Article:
Prop 1 will nearly double the taxes we pay to Sound Transit. Twenty years ago all transit in the region received about 30% of all transportation dollars. Today, transit gets about 50%. If Prop 1 passes, transportation spending will be turned on its head in the next 20 years. Roads will only get about 30%, while transits share climbs to 70%. That’s a complete reversal of spending priorities, but roads will still be required to handle 90% of the 15 million daily trips made in the region, while Prop 1 will only relieve roads of 62,000 new trips

    Do we really want to starve our road and HOV system into 3rd world status of potholes and crumbling bridges, just to claim ownership of a bright and shinny railroad, that moves fewer than 5% of the trips? You decide.

  3. Schroeder on October 15th, 2008 6:03 pm

    Light rail is cheaper to operate than buses and can operate at a much higher capacity than buses per hour (moves more people per hour than an equal number of buses in service). Not to mention that light rail, operating on its own right of way, won’t get bogged down in traffic like buses.

    What’s more is that this region is expected to grow by an additional one-million people by 2030, which will require this us o provide a high-capacity alternative to driving and buses, both of which will be bogged down in traffic on roads. We have essentially been investing in more buses and more highways for the last four decades and we continue facing the same problems with congestion. Buses will not solve our congestion problems alone and we will need light rail, or some other high-capacity rail alternative to assist in providing traffic relief and commuting options as this region grows in size.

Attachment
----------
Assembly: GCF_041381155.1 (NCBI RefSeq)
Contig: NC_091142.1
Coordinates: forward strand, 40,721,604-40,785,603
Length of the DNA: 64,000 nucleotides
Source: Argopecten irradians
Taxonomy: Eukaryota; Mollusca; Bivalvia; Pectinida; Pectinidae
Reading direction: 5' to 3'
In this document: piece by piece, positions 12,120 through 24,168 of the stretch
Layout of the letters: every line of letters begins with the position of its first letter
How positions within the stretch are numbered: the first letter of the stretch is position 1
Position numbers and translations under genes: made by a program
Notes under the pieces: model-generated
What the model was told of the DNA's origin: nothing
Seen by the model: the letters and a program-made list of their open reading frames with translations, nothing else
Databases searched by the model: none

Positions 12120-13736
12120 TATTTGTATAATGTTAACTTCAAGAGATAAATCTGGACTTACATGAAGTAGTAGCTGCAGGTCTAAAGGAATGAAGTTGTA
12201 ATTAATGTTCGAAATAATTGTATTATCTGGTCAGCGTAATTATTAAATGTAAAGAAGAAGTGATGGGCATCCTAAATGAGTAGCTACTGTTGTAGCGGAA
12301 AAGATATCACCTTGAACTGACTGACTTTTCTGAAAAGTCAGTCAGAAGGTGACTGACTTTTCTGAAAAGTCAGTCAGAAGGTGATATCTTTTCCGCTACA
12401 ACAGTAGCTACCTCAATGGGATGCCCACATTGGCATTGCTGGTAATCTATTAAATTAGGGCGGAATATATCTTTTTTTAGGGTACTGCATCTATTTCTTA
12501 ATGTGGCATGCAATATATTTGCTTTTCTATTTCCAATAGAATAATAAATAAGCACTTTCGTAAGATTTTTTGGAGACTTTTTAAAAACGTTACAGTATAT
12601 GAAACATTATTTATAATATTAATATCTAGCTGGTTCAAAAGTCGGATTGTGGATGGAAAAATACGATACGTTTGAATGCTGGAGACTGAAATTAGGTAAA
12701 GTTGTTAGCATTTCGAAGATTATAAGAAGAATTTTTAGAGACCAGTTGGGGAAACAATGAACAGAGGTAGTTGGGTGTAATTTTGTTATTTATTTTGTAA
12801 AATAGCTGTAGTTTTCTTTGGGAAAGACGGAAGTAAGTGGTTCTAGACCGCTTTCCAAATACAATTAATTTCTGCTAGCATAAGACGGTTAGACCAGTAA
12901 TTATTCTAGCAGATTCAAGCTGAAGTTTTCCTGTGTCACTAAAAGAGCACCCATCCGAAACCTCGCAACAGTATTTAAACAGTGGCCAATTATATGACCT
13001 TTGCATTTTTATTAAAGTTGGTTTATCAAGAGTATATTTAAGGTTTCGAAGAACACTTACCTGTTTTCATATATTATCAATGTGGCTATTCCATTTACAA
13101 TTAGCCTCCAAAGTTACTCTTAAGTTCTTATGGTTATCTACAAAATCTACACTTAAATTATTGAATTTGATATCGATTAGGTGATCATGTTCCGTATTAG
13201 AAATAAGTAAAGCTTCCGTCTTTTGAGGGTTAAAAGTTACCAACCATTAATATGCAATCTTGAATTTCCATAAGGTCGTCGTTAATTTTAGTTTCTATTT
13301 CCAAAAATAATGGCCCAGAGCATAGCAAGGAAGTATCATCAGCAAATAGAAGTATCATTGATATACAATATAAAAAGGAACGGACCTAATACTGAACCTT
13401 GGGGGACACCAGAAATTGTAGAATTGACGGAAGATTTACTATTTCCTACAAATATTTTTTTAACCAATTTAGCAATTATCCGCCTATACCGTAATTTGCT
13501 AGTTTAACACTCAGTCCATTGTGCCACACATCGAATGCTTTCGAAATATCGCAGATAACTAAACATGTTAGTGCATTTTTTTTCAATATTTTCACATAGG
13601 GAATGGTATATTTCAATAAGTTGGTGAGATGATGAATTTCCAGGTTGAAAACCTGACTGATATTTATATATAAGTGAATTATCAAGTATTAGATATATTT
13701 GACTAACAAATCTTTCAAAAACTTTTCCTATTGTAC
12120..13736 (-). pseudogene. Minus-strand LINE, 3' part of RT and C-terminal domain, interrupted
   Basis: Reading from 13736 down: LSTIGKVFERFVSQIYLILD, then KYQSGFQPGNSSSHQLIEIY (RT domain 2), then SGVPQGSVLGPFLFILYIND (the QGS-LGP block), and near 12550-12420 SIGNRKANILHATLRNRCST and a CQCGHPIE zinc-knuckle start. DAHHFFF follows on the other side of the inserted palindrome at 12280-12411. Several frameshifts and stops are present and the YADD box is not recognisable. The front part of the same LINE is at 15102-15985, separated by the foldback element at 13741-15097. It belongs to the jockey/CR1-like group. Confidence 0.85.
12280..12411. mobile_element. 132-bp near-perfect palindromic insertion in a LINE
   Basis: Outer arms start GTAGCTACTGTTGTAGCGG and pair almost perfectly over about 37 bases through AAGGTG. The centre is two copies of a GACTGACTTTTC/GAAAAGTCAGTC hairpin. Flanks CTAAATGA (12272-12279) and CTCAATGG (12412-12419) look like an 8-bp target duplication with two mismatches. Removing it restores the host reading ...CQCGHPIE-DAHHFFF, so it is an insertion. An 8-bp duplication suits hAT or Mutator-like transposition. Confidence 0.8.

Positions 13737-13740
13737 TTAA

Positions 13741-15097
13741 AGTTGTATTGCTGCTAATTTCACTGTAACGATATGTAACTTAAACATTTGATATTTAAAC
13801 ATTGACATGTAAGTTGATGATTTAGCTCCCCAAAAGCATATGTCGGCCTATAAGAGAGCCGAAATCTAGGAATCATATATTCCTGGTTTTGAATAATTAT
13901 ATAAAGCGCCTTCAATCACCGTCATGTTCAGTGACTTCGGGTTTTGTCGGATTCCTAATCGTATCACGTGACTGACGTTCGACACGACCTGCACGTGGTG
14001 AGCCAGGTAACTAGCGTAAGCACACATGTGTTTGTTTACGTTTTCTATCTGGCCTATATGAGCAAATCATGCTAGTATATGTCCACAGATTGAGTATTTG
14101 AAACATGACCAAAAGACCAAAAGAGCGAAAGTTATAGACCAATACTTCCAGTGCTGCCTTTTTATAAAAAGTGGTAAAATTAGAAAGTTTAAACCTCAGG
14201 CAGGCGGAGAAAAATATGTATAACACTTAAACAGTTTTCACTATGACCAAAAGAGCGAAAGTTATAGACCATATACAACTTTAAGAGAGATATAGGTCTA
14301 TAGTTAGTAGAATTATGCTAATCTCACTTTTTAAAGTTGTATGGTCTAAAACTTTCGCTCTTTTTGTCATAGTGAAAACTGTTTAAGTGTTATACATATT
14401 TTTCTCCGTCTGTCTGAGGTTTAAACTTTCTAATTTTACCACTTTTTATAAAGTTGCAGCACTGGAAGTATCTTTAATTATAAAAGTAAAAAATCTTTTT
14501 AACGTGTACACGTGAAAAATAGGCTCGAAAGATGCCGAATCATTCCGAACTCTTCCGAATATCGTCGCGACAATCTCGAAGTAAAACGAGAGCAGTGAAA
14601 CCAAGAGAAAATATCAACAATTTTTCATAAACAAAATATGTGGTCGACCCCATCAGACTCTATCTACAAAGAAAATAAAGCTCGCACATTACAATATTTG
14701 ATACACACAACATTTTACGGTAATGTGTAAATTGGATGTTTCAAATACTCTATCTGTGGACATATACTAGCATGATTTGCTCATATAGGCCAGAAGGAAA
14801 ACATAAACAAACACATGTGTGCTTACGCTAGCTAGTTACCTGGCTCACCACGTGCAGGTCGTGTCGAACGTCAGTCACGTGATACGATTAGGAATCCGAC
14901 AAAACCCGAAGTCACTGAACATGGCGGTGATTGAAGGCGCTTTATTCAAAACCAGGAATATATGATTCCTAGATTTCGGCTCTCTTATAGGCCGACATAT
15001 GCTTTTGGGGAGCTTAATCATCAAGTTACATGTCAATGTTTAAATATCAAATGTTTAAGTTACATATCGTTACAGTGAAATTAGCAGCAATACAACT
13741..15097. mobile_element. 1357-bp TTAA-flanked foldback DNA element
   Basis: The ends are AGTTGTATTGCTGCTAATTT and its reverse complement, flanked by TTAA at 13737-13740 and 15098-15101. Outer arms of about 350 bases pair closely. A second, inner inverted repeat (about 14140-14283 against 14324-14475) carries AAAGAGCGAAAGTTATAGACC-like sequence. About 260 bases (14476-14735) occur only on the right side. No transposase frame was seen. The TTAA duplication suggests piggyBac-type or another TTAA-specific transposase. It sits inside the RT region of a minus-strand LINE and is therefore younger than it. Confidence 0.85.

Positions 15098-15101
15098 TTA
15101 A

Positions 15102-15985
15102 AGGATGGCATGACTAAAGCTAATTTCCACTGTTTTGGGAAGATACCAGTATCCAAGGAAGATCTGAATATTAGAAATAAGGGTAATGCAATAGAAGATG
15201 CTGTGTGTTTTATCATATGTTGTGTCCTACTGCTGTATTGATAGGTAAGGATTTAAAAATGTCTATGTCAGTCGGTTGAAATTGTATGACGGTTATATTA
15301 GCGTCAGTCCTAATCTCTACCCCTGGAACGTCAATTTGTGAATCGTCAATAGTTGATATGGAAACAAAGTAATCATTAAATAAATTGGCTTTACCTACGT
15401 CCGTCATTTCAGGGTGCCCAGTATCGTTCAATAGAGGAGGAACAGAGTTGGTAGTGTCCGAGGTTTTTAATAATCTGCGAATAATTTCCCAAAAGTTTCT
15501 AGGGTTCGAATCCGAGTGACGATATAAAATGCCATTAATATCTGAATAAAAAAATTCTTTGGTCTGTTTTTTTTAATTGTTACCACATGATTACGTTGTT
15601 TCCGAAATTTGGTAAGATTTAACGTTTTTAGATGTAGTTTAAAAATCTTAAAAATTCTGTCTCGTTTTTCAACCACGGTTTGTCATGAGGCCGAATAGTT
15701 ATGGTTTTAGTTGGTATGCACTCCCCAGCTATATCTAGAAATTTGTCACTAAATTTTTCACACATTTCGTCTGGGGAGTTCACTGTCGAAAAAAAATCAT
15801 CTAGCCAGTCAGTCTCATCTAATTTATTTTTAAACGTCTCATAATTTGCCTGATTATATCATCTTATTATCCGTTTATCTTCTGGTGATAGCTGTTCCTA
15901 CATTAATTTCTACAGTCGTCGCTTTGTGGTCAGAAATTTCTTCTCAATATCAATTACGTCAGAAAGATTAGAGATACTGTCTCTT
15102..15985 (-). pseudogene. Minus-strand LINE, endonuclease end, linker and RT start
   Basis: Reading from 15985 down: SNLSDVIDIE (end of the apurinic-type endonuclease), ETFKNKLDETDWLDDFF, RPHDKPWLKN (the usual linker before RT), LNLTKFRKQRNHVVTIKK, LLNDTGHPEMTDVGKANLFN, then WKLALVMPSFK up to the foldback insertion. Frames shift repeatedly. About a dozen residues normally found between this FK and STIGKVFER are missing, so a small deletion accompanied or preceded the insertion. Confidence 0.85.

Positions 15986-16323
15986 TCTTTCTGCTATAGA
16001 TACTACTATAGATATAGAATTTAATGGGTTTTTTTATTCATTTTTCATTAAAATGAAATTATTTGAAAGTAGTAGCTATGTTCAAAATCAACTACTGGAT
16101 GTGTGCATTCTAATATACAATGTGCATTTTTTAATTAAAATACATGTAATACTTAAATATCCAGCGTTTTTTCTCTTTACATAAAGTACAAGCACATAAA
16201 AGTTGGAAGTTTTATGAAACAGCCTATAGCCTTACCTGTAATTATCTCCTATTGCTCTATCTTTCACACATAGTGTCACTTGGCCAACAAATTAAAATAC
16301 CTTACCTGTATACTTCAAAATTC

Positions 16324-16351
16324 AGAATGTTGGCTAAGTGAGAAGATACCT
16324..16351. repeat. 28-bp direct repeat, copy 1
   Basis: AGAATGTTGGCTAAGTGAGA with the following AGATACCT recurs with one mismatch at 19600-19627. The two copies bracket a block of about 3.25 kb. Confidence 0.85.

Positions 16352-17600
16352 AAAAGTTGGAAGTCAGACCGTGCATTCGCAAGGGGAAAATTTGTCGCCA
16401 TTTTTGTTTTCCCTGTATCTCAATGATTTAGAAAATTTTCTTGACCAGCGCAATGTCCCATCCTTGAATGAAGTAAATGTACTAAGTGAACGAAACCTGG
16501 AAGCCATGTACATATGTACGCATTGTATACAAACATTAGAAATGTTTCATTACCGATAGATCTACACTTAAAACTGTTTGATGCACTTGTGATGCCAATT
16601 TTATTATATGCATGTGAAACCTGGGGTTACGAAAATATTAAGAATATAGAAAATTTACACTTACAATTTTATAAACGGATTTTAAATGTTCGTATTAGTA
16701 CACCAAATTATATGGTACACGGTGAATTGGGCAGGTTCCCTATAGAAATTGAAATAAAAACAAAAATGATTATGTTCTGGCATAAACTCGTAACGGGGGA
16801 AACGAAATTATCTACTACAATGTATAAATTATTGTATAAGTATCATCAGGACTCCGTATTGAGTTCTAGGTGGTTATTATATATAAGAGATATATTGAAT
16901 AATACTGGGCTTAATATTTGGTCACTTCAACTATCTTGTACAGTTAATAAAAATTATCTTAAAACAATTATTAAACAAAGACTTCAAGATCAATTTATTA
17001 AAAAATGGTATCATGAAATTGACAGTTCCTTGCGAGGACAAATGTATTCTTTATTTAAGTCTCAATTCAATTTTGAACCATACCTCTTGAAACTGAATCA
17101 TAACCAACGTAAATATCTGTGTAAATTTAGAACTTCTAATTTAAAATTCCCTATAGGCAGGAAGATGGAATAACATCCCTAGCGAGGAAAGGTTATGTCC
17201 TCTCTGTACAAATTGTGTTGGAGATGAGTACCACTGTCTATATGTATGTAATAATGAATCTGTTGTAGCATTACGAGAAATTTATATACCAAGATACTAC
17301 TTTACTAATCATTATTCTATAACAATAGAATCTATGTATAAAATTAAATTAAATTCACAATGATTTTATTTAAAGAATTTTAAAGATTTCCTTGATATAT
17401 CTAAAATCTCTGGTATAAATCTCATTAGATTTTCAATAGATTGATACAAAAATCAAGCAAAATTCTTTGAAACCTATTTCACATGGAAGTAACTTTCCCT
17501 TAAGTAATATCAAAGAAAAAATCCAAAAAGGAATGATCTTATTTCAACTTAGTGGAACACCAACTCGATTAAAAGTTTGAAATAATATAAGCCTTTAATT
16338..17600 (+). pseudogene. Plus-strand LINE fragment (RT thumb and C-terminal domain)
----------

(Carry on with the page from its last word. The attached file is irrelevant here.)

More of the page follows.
Vote YES on Prop 1!

Got something to say?

Before you comment, please note:

  • These comments are moderated.
  • Comments should be relevant to the topic at hand and contribute to its discussion.
  • Personal attacks and/or excessive profanity will not be tolerated and such comments will not be approved.
  • This is not your personal chat room or forum, so please stay on topic.